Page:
• Increasing availability of quality planting material enhancing procurement of oilseeds and collection; and
    • Processing of tree borne oilseeds.
  • National Mission on Edible Oils (NMEO): To increase domestic availability and reduce import dependency, a National Mission on Edible Oils (NMEO) is proposed for next five years (2020-21 to 2024-25). NMEO covering three Sub-Missions to increase production of oilseeds and edible oils from
    • Primary Sources (Annual Crops, Plantation Crops and Edible TBOs),
    • Secondary Sources (Rice bran oil and Cotton seed oil) and
    • Consumer Awareness for maintaining edible oil consumption constant at 19.00 kg per person per annum.
  • The proposed mission will aim to increase production from 30.88 to 47.80 million tonnes of oilseeds which will produce 7.00 to 11.00 million tonnes of edible oils from Primary Sources by 2024-25. Similarly edible oils from secondary sources will be doubled from 3.50 to 7.00 million tonnes.
  • The following action point will be initiated for increasing production and productivity of oilseeds and promotion of Secondary Sources of Edible oils:
    • Increasing seed replacement rate and varietal replacement rate
    • Promotion of oilseed in rice fallow/ potato areas
    • Promotion of oilseeds through intercropping
    • Extending oilseed cultivation in non-traditional area
    • Targeting 100 low productivity districts
    • Crop diversification in different reasons
    • Promotion of community-based oil extraction unit
    • Value addition and promotion of export
    • Promotion of rice bran and cotton seed oil
    • Consumer awareness for judicious consumption of oils for good health

 

Conclusion

India must become self-sufficient in edible oil production and this must become a part of India’s Atmanirbharta. Certain WTO compliant incentives must be given to farmers in increasing the growth of oilseed production in the country to ensure domestic cultivation.

 

10. Foreign Portfolio Investment (FPI) is a significant route for foreign investment. FPIs have made a strong comeback after the COVID-19-induced slump. However, the recent tightening of disclosure norms by the Securities and Exchange Board of India (SEBI) may pose challenges for foreign investors. Examine.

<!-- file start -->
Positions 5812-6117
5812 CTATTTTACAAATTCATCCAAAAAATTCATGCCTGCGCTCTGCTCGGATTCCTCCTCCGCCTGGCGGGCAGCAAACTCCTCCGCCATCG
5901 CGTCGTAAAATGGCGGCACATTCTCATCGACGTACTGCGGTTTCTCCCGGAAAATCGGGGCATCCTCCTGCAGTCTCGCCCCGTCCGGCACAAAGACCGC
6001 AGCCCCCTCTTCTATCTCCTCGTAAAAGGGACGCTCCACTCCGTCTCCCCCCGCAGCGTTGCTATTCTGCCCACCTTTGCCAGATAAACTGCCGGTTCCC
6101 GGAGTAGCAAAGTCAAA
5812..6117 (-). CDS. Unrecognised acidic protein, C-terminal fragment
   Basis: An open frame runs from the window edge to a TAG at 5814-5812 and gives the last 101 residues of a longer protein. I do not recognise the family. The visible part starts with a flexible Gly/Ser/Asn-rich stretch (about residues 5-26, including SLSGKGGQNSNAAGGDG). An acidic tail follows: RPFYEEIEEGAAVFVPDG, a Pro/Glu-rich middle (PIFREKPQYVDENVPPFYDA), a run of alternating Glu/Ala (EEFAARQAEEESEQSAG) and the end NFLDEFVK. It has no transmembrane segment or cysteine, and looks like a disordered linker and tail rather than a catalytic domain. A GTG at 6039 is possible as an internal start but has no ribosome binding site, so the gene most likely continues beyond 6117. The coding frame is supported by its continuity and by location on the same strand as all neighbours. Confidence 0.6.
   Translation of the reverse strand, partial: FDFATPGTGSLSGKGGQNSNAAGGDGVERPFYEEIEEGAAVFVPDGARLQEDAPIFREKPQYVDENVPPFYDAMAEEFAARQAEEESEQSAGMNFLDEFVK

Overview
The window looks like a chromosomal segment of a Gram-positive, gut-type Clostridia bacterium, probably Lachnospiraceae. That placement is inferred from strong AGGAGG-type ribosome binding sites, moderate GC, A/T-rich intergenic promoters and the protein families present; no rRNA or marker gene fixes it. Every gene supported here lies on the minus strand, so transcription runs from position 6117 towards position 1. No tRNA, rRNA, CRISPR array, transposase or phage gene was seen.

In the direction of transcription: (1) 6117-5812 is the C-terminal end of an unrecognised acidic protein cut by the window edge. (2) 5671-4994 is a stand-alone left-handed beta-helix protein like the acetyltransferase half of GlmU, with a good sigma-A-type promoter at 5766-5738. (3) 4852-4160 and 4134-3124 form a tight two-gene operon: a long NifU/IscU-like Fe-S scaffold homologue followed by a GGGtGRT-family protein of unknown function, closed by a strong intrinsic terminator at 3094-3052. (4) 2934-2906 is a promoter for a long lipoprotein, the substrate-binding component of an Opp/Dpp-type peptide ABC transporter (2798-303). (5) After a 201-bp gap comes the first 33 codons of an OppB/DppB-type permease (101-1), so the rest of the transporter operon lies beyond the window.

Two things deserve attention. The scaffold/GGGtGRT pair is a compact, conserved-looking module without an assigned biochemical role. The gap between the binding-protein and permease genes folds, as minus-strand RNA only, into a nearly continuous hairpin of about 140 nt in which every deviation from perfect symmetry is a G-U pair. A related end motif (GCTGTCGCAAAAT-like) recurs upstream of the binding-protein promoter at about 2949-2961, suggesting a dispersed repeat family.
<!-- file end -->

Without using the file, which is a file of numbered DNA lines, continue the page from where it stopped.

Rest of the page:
Reference: Indian Express

Introduction

Foreign portfolio investment (FPI) consists of securities and other financial assets held by investors in another country. It does not provide the investor with direct ownership of a company’s assets and is relatively liquid depending on the volatility of the market. Along with foreign direct investment (FDI), FPI is one of the common ways to invest in an overseas economy. FDI and FPI are both important sources of funding for most economies.

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Background

  • India has remained one of the attractive destinations for foreign portfolio investors (FPIs) with total inflows at Rs 61,958 crore so far in the current fiscal.
  • However, post Adani-Hindenburg episode, market regulator Sebi’s proposal to ask FPIs to disclose the ultimate beneficiaries of high-risk FPI funds is likely to impact the inflows

FPI regime as a route for foreign investment in India

  • FPIs are the largest non-promoter shareholders in the Indian market and their investment decisions have a huge bearing on the stock prices and overall direction of the market.
  • FPIs hold sizeable stakes in private banks, tech companies and big caps like Reliance Industries.
  • India’s strong macroeconomic fundamentals and rising risk appetite are the reasons for the rise in FPI investment in the country’s market.
  • FPI invested Rs 11,631 crore in April, Rs 43,838 crore in May and Rs 6,489 crore in the first two days of June into the domestic equity market, according to National Securities Depository Ltd (NSDL) data.
  • In the first three months of FY23, FPIs had massively sold Indian stocks amid risk aversion due to the Ukraine-Russia war.
  • Between April and June 2022, they pulled out Rs 1.07 lakh crore from the equity market. During FY2023, FPI outflows from the equity segment stood at Rs 37,632 crore.

Impact of SEBI tightening on FPI

  • Recently, Sebi floated a consultation paper proposing tighter disclosure norms for high-risk FPIs.
  • Assets of Rs 2.6 lakh crore, or 6 per cent of total FPI equity AUM, and less than 1 per cent of Indian equity market capitalisation may potentially be identified as high-risk FPIs that meet either of the 50 per cent group concentration or the Rs 25,000 crore fund size thresholds, Sebi says.
  • The tightening could dampen sentiment in equity and forex markets.
  • The proposed amendments would result in “disclosure down the the rabbit hole to find the final beneficial owner in certain high-risk investor categories
  • It will help prevent violations of public float standards.

Conclusion

The heavy inflow of FPI can provide Indian economy a non-debt creating source of foreign investment. It also reduces the pressure of foreign exchange gap. The FPI has an added advantage of the flow of resources into the capital-scant countries like India. Significant reforms like wider taxation bracket,  KYC norms, land arbitration, ease of doing business ,ease of governance will definitely attract FPI in coming years.